Where does this leave us right now? Typically, when the economy slows, interest rates fall and debt funds provide good returns. This happened during 2000-02, when repo rates came down from a dramatic peak of 16 per cent to 8 per cent and bond funds delivered astronomical returns. But as the economy starts to recover, (the US economy seems to be reviving and corporate earnings in India have improved), interest rates begin to rise or remain at the same level. In the short term, ample liquidity and increased foreign fund flows will enable the government to manage its borrowing, reckon experts. “But the market runs the risk of possible rate hikes by the RBI, starting 2010,” says Sujoy K. Das, Head, Fixed Income, Bharti AXA Investment Managers. Having said that, fixed-income investments would still give superior risk-adjusted returns over the inflation rate in the medium to long run, he adds. Investors should hold their debt funds as long as they are content with their asset allocation, but should keep a watchful eye on the RBI’s rate action, he says.

Options for Investors
Clearly, with the decline in interest rates, fixed deposits, which once seemed attractive, have lost their lustre. The RBI has been persistently asking banks to reduce their lending rates. This has been combined with a reduction in deposit rates. Deposit rates for 1-3 years’ maturity in public sector banks have come down from 9.5-10.75 per cent in October 2008 to about 7 per cent now, and could probably move lower. If we factor in the tax implication, in the highest- income bracket, the post-tax returns would be a meagre 5 per cent.

A few corporate FDs and nonconvertible debentures offer attractive interest rates, but these are more suitable for investors willing to take some risk, depending on the quality of the paper and compromising on liquidity. A good option for investors who have a time horizon of at least a year would be the income or gilt funds, says Ramanathan. However, one must revise one’s expectations, as erstwhile returns of 15-20 per cent are likely to reduce to 6-8 per cent.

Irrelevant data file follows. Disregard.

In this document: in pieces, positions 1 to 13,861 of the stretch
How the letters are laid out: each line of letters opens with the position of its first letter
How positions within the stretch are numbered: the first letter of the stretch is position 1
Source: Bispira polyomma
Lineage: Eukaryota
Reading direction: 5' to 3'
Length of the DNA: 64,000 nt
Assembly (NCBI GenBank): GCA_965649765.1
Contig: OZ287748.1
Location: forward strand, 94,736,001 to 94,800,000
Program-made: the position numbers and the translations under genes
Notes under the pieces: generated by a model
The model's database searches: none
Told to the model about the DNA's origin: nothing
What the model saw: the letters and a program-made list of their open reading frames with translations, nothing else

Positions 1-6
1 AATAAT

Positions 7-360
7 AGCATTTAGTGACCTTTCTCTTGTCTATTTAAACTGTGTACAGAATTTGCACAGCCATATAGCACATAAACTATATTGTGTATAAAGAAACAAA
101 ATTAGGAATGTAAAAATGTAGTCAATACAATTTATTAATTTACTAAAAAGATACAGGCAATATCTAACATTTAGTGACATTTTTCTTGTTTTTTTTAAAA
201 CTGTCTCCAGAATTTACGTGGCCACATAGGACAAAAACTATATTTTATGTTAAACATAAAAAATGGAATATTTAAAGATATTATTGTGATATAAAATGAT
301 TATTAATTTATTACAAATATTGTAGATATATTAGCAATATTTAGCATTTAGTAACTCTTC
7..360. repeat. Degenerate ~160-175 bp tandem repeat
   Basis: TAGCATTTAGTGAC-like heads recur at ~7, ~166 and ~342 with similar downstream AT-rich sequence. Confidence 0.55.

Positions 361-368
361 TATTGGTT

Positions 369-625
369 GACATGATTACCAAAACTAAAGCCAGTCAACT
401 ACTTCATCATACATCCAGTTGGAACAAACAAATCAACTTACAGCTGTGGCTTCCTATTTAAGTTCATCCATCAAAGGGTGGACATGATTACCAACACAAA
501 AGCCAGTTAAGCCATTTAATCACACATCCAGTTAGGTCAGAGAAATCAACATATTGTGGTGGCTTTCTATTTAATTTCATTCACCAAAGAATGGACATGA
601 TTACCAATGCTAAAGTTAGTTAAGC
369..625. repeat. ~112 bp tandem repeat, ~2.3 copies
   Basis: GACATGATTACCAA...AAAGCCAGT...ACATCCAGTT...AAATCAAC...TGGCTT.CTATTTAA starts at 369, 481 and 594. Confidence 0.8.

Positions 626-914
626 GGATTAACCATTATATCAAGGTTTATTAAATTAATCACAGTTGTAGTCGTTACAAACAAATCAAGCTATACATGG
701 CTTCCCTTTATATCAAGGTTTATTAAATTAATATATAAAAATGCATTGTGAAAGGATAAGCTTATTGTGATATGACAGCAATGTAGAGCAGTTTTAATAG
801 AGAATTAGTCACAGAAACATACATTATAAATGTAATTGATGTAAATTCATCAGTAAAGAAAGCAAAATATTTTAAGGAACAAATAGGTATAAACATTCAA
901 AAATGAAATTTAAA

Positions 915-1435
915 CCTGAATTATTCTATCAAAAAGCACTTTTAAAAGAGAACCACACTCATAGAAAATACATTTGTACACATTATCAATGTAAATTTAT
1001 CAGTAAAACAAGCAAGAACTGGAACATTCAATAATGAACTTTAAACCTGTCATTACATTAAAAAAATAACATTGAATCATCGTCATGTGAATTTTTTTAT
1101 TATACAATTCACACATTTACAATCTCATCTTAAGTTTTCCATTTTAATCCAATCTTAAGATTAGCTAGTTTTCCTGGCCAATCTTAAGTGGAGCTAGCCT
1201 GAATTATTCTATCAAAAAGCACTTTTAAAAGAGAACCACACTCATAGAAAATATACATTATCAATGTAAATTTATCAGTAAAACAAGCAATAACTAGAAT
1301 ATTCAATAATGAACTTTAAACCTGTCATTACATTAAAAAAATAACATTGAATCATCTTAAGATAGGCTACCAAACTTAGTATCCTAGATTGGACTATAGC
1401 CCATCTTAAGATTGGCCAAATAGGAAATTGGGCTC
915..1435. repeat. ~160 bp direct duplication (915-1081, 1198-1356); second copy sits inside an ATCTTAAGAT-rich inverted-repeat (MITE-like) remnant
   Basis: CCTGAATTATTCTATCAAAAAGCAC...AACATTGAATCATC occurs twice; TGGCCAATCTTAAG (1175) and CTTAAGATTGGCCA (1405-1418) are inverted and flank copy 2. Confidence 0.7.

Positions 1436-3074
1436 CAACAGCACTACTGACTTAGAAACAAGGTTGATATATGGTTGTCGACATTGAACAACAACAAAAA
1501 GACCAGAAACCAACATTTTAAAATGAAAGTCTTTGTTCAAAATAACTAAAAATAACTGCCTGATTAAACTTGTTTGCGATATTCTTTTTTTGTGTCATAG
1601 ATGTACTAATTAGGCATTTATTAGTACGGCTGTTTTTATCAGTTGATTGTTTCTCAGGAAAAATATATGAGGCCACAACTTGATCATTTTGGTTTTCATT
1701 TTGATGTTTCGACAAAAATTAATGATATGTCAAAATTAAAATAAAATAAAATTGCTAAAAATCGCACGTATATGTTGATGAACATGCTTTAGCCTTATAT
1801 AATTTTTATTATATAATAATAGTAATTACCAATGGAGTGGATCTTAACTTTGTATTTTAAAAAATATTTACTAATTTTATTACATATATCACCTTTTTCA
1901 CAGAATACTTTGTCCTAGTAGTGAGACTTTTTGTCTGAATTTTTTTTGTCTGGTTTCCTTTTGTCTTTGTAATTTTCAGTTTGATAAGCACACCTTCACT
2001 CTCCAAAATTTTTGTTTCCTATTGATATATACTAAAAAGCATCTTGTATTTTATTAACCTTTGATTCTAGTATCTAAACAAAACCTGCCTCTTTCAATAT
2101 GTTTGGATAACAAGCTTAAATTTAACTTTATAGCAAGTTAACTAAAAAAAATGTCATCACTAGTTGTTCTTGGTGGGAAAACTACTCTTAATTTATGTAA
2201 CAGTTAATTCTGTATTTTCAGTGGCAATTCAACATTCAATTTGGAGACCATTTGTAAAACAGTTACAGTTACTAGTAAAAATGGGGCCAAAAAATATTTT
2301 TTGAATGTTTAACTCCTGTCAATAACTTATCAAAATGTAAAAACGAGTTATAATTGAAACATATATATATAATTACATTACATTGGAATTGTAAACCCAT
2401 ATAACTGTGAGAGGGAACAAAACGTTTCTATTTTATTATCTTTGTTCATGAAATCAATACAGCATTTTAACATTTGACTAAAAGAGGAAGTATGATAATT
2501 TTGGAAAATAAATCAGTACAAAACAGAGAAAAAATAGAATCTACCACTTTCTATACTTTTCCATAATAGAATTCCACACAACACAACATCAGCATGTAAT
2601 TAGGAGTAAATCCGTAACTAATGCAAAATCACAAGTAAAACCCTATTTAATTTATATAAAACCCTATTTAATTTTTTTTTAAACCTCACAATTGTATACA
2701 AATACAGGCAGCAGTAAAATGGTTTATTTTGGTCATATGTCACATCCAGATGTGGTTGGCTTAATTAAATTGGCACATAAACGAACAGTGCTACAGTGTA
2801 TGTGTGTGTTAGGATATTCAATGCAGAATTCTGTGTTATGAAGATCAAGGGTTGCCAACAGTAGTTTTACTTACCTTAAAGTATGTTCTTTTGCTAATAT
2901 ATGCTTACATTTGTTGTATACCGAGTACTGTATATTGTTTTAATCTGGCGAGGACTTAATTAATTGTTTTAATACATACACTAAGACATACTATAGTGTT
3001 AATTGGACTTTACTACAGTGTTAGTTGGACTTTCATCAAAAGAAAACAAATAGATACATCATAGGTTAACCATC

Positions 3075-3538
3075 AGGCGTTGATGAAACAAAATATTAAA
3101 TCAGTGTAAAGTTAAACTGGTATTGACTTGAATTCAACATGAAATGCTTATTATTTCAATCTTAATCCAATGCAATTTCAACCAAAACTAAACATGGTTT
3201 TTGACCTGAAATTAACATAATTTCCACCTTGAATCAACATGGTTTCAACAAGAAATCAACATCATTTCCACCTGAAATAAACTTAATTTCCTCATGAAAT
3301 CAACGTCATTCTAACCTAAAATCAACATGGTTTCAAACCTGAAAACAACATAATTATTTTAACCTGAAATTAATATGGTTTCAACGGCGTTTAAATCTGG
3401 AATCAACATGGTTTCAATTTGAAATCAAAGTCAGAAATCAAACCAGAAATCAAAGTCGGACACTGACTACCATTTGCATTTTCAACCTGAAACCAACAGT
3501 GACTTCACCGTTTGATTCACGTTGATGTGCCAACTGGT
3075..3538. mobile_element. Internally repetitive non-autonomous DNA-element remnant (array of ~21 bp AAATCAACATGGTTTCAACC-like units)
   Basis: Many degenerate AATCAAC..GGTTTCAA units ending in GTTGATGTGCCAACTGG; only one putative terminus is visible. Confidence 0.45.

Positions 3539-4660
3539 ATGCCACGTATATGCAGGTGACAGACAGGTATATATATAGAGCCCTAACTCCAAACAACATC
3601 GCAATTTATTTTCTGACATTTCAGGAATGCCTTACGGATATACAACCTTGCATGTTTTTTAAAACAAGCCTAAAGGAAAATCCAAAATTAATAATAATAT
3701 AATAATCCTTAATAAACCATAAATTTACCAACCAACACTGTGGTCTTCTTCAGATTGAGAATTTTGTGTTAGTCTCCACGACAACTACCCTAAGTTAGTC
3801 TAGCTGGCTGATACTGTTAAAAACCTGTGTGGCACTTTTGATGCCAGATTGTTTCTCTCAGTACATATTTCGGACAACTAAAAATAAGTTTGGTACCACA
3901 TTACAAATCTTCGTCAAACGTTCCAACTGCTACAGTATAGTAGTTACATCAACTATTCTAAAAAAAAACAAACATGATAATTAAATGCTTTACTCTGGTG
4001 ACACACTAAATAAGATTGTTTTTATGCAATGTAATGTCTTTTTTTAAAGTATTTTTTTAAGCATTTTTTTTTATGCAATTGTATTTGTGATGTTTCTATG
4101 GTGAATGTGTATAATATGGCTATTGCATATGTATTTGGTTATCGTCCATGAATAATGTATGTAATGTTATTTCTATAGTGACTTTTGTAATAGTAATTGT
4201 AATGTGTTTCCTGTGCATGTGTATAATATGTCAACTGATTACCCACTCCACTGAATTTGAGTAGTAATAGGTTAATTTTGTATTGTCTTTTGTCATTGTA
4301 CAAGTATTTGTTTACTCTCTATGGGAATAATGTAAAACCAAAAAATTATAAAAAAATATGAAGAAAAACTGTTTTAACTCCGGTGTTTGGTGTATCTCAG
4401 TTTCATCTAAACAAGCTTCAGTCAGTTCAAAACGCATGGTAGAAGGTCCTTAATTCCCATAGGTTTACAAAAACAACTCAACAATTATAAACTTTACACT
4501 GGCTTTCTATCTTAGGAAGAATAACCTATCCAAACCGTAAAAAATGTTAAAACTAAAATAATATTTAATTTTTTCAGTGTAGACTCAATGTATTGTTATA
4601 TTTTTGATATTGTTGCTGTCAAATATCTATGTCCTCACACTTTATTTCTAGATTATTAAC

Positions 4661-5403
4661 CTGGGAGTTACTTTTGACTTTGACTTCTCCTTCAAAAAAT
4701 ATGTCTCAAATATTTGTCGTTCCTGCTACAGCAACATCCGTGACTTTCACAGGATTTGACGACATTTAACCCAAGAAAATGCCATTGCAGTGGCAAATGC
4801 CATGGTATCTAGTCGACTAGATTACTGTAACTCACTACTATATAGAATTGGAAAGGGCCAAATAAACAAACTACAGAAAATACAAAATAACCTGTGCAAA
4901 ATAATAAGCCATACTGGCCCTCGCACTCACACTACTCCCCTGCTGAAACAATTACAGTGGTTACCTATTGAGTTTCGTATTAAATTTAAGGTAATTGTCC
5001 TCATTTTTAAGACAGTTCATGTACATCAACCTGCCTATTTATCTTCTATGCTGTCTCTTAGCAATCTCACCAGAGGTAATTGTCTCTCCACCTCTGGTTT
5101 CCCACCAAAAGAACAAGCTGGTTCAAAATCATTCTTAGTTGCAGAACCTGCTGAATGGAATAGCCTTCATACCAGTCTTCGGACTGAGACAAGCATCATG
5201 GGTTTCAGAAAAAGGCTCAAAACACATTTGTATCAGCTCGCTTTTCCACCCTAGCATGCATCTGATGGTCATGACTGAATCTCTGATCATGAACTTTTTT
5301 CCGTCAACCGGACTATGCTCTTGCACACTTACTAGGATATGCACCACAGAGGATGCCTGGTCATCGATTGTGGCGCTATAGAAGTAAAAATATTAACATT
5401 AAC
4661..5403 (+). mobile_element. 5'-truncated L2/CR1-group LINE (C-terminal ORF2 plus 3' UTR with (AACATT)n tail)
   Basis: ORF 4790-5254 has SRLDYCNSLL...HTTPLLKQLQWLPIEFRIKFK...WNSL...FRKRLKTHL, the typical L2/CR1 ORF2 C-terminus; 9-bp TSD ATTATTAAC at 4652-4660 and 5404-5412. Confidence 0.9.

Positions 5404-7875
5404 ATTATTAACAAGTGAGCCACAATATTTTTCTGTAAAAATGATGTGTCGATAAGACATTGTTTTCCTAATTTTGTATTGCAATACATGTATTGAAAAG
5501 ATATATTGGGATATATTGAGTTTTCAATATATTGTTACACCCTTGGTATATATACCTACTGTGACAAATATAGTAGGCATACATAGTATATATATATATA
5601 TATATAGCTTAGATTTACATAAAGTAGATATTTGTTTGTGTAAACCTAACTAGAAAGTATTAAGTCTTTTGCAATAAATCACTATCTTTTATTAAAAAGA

For investors with a time horizon of six months to one year, Ramanathan recommends shortterm income funds, which typically invest in corporate bonds with a duration of 1-3 years. Generally, the prices of long-term bonds are more vulnerable to a firming up of interest rates than short-term bonds. So, even if rates inch up, these funds will be attractive. They also have the potential to outperform liquid funds, adds Ramanathan. At the time of writing, the RBI was expected to keep all policy rates unchanged in its second quarter monetary policy review on October 27 (although a CRR hike could not be ruled out because of rising inflationary pressure).

For ultra-short-term investments, liquid funds continue to be a good option since the drop in yields has been combined with a fall in liquidity risk and interest rate risk. These funds would typically give 50-100 basis points over the overnight call rate, says Bekxy Kuriakose, Assistant Vice President and Senior Fund Manager, DBS Cholamandalam Asset Management. Though the returns from liquid funds may have deteriorated in line with the money market rates, these funds remain the safest option since they invest in instruments that are not affected by interest rate movements, she adds. One could also look at liquid plus funds that have a slightly longer duration.